Please take the time to read about the positive difference a union can make in your workplace and your life, the steps necessary to organize a union, your rights under the law and ways to contact a union organizer.
|Union workers’ median weekly earnings2|
Nonunion workers’ median weekly earnings
|Young (ages 16-24) Union workers’ median weekly earnings|
Young (ages 16-24) nonunion workers’ median weekly earnings
|Union women’s median weekly earnings|
Nonunion women’s median weekly earnings
|African American Union workers’ median weekly earnings|
African American nonunion workers’ weekly median earnings
|Latino Union workers’ median weekly earnings|
Latino nonunion workers’ median weekly earnings
|Union workers participating in job-provided health insurance1|
Nonunion workers participating in job-provided health insurance
|Union workers participating in guaranteed (defined-benefits) pension plans|
Nonunion workers participating in guaranteed (defined-benefits) pension plans
|Union workers with paid sick leave|
Nonunion workers with paid sick leave
|Union workers have the right to a grievance procedure|
Nonunion workers are At Will Employees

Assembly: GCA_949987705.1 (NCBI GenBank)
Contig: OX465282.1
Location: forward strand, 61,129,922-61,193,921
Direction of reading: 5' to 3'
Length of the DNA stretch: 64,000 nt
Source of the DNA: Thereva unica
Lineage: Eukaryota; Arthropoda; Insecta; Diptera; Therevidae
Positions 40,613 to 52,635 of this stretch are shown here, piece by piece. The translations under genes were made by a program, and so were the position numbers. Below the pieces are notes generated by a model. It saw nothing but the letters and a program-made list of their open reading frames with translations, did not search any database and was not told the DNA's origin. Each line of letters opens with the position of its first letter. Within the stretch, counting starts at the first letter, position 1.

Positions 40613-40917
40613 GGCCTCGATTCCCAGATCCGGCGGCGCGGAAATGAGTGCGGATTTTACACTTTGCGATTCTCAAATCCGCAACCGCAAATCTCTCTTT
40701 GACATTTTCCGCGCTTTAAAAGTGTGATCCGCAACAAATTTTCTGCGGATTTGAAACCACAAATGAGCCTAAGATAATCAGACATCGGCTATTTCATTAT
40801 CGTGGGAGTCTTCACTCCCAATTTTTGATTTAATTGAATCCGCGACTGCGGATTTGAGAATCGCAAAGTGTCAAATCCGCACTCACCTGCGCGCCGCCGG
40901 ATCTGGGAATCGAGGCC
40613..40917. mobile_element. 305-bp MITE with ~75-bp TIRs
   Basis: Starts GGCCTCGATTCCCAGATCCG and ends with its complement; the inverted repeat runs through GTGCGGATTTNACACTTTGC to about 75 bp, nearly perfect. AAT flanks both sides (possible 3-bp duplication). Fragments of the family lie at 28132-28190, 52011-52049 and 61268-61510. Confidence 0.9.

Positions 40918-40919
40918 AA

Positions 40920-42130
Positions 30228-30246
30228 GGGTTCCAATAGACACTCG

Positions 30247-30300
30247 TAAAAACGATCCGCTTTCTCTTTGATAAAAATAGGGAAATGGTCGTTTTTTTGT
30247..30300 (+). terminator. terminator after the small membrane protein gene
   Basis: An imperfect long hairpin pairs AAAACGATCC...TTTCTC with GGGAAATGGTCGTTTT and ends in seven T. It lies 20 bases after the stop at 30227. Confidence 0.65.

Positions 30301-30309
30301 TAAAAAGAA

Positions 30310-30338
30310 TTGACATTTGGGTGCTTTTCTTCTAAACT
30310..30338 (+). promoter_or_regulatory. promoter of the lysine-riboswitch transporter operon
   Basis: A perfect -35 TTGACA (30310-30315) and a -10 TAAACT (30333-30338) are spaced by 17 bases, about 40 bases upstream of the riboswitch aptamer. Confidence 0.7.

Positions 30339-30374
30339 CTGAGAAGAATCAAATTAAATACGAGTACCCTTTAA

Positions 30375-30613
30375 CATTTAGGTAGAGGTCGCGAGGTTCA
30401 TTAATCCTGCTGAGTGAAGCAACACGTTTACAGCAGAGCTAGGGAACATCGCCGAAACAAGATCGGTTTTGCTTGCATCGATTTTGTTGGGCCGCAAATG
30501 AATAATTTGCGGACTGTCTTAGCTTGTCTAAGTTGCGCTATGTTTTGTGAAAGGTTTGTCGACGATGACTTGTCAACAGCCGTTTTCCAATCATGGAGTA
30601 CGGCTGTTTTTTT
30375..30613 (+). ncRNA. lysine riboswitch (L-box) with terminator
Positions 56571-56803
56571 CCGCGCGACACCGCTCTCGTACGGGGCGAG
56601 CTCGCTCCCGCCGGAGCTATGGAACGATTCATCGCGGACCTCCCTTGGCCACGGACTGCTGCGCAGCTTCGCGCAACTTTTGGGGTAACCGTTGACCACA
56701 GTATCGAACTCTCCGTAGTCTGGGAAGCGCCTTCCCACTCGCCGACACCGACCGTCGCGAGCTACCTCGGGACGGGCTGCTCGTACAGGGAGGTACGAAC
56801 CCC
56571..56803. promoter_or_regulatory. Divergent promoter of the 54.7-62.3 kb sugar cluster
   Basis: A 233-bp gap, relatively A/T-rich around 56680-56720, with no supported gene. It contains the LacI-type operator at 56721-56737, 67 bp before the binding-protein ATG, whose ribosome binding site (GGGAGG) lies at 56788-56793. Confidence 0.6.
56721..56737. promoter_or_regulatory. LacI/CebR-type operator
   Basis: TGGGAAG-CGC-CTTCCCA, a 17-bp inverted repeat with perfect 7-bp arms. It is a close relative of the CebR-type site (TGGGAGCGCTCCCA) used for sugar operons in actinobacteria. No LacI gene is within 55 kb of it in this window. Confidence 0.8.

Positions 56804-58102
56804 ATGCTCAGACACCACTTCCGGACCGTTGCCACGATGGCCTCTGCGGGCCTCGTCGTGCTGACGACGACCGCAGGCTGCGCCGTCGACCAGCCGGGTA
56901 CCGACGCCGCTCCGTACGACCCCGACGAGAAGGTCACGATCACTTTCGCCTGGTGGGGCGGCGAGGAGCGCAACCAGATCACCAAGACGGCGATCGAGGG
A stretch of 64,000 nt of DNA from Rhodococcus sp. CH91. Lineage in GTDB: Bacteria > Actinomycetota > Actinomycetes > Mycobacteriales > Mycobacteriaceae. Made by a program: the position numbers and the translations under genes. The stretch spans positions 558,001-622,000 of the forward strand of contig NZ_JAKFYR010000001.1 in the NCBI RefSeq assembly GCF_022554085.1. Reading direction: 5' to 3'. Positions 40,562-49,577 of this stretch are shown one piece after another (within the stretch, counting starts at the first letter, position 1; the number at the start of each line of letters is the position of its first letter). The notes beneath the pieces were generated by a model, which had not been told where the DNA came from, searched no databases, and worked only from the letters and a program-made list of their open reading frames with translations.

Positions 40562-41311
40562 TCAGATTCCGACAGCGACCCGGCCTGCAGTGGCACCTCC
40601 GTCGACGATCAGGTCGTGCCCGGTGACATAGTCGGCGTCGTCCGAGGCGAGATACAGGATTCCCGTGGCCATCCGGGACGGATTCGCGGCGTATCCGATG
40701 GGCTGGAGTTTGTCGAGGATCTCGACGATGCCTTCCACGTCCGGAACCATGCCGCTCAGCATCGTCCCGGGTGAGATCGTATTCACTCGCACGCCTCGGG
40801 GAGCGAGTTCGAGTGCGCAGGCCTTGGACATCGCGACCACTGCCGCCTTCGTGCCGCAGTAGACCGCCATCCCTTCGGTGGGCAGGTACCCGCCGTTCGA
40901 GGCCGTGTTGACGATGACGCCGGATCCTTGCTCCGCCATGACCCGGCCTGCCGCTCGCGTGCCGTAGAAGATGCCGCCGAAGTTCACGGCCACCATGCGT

When workers come together to form a union, you get the right to negotiate with your employer over wages, benefits and working conditions.
Regardless of the industry you are in, the process for forming a union is similar:
Once a union has been certified or recognized, the employer is required to bargain over your terms and conditions of employment with your union representative.
Learn more about your rights to engage in union activity.
When you support forming a union or engage in union activities, federal and state law protects you from harassment by your employer.
This means you have the right to:
This means your employer may not:
Organizing is your right. Secure your future with a union contract.
Get started now to learn how to improve your workplace and build worker power.